Top of the download pack this week was the digital version of FCL’s “It’s You”, which arrived, surprisingly enough on Defected, following the scandal of the original vinyl-only version changing hands for silly money on Discogs. Those looking for something a little meatier however should check the new album from former Hyperdub signings Darkstar, who made the jump to Warp for their new album News From Nowhere, featuring a far more advanced range of sounds embracing more organic elements alongside a penchant for warm, fuzzy electronics. On a similarly idiosyncratic tip, Sonic Router tapped up Hav Lyfe for their latest self-titled release, whose singular take on downtempo musings, overdriven, misshapen beats and curious melodies should appeal to Brainfeeder fans everywhere.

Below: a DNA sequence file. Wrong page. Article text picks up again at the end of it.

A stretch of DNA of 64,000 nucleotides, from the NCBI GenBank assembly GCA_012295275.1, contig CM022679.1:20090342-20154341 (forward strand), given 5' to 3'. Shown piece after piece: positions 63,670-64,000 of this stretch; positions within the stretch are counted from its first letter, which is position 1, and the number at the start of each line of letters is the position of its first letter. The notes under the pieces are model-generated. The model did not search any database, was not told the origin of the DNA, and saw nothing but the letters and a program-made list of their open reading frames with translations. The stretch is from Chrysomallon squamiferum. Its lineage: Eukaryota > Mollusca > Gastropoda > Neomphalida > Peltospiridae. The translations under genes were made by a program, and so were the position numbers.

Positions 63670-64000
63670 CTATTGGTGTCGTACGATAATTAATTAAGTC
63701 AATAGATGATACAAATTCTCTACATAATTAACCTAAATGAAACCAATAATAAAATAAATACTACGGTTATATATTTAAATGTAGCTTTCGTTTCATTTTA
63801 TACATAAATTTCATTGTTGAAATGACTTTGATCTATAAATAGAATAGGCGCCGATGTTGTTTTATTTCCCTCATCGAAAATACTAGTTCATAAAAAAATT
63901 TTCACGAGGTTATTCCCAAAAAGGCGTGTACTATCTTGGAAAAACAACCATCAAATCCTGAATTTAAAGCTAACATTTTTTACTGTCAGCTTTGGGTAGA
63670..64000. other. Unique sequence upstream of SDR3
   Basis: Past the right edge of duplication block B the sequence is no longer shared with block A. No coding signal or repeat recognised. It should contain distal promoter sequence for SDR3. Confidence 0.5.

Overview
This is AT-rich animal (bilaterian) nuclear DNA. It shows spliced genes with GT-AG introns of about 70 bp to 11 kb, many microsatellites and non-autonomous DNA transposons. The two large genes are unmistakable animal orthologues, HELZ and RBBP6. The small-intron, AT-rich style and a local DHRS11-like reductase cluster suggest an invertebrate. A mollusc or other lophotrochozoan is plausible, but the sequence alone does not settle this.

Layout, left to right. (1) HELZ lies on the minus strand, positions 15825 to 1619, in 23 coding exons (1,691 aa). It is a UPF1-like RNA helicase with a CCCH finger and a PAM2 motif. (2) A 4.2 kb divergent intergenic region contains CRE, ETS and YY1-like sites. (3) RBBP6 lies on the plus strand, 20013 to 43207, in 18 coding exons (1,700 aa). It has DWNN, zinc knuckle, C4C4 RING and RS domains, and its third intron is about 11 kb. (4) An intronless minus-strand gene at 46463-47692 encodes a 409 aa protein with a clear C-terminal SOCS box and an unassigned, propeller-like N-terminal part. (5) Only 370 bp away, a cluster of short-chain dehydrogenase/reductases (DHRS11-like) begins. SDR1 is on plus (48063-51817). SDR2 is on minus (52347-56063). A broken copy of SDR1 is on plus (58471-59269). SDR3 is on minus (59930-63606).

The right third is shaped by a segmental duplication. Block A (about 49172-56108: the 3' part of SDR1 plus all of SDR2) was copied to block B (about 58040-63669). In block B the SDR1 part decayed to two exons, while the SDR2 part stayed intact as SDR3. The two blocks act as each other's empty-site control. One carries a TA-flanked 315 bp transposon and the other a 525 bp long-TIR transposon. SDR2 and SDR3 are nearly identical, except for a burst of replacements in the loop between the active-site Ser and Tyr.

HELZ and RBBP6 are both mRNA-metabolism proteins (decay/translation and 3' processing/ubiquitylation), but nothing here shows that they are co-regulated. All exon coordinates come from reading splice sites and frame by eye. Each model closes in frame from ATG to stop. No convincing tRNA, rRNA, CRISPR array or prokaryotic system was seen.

Minimal Wave also unleashed a new album of minimal synth delights from In Trance 95, with the previously cassette-only Shapes In A New Geometry providing the Greek outfit’s first new material since the 80s, while reliable London-based imprint Local Action released the latest single from one of the UK garage scene’s best contemporary producers, DJ Q. Those looking for some more severe sounds meanwhile were well catered for, as Perc Trax released Mondkopf’s monolithic industrial effort The Nicest Way, and Mancunian duo AnD delivering the kind of bassline that Luke Slater might contemplate if he was in particularly bad form on the third Features volume on Repitch.